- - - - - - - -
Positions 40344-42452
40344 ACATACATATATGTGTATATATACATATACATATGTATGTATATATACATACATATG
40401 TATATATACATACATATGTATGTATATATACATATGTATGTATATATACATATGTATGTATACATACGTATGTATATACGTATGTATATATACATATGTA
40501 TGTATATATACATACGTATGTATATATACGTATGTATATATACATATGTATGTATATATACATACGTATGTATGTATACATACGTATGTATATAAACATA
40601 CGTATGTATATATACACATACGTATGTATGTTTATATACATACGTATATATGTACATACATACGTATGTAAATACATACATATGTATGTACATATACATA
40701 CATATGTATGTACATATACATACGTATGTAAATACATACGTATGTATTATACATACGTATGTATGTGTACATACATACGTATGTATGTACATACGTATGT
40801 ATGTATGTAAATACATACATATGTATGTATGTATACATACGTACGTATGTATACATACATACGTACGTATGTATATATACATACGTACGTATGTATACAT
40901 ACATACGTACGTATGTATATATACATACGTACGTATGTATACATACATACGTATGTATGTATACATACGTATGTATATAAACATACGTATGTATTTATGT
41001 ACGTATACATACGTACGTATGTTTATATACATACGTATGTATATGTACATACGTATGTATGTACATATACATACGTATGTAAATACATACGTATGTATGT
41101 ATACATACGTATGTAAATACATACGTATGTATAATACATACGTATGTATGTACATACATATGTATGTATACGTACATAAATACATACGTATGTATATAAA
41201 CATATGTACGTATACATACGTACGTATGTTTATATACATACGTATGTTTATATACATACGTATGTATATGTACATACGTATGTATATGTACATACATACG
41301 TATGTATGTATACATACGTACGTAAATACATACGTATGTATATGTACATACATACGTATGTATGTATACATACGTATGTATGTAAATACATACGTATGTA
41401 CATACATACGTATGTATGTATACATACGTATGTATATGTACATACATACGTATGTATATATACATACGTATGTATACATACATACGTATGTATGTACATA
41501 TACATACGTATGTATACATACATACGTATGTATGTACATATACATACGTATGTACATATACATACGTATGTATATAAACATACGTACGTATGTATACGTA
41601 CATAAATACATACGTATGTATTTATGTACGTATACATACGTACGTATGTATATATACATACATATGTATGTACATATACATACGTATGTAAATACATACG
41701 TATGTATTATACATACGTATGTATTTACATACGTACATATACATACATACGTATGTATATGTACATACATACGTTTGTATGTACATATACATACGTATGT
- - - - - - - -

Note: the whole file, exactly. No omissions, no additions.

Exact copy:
Positions 40344-42452
40344 ACATACATATATGTGTATATATACATATACATATGTATGTATATATACATACATATG
40401 TATATATACATACATATGTATGTATATATACATATGTATGTATATATACATATGTATGTATACATACGTATGTATATACGTATGTATATATACATATGTA
40501 TGTATATATACATACGTATGTATATATACGTATGTATATATACATATGTATGTATATATACATACGTATGTATGTATACATACGTATGTATATAAACATA
40601 CGTATGTATATATACACATACGTATGTATGTTTATATACATACGTATATATGTACATACATACGTATGTAAATACATACATATGTATGTACATATACATA
40701 CATATGTATGTACATATACATACGTATGTAAATACATACGTATGTATTATACATACGTATGTATGTGTACATACATACGTATGTATGTACATACGTATGT
40801 ATGTATGTAAATACATACATATGTATGTATGTATACATACGTACGTATGTATACATACATACGTACGTATGTATATATACATACGTACGTATGTATACAT
40901 ACATACGTACGTATGTATATATACATACGTACGTATGTATACATACATACGTATGTATGTATACATACGTATGTATATAAACATACGTATGTATTTATGT
41001 ACGTATACATACGTACGTATGTTTATATACATACGTATGTATATGTACATACGTATGTATGTACATATACATACGTATGTAAATACATACGTATGTATGT
41101 ATACATACGTATGTAAATACATACGTATGTATAATACATACGTATGTATGTACATACATATGTATGTATACGTACATAAATACATACGTATGTATATAAA
41201 CATATGTACGTATACATACGTACGTATGTTTATATACATACGTATGTTTATATACATACGTATGTATATGTACATACGTATGTATATGTACATACATACG
41301 TATGTATGTATACATACGTACGTAAATACATACGTATGTATATGTACATACATACGTATGTATGTATACATACGTATGTATGTAAATACATACGTATGTA
41401 CATACATACGTATGTATGTATACATACGTATGTATATGTACATACATACGTATGTATATATACATACGTATGTATACATACATACGTATGTATGTACATA
41501 TACATACGTATGTATACATACATACGTATGTATGTACATATACATACGTATGTACATATACATACGTATGTATATAAACATACGTACGTATGTATACGTA
41601 CATAAATACATACGTATGTATTTATGTACGTATACATACGTACGTATGTATATATACATACATATGTATGTACATATACATACGTATGTAAATACATACG
41701 TATGTATTATACATACGTATGTATTTACATACGTACATATACATACATACGTATGTATATGTACATACATACGTTTGTATGTACATATACATACGTATGT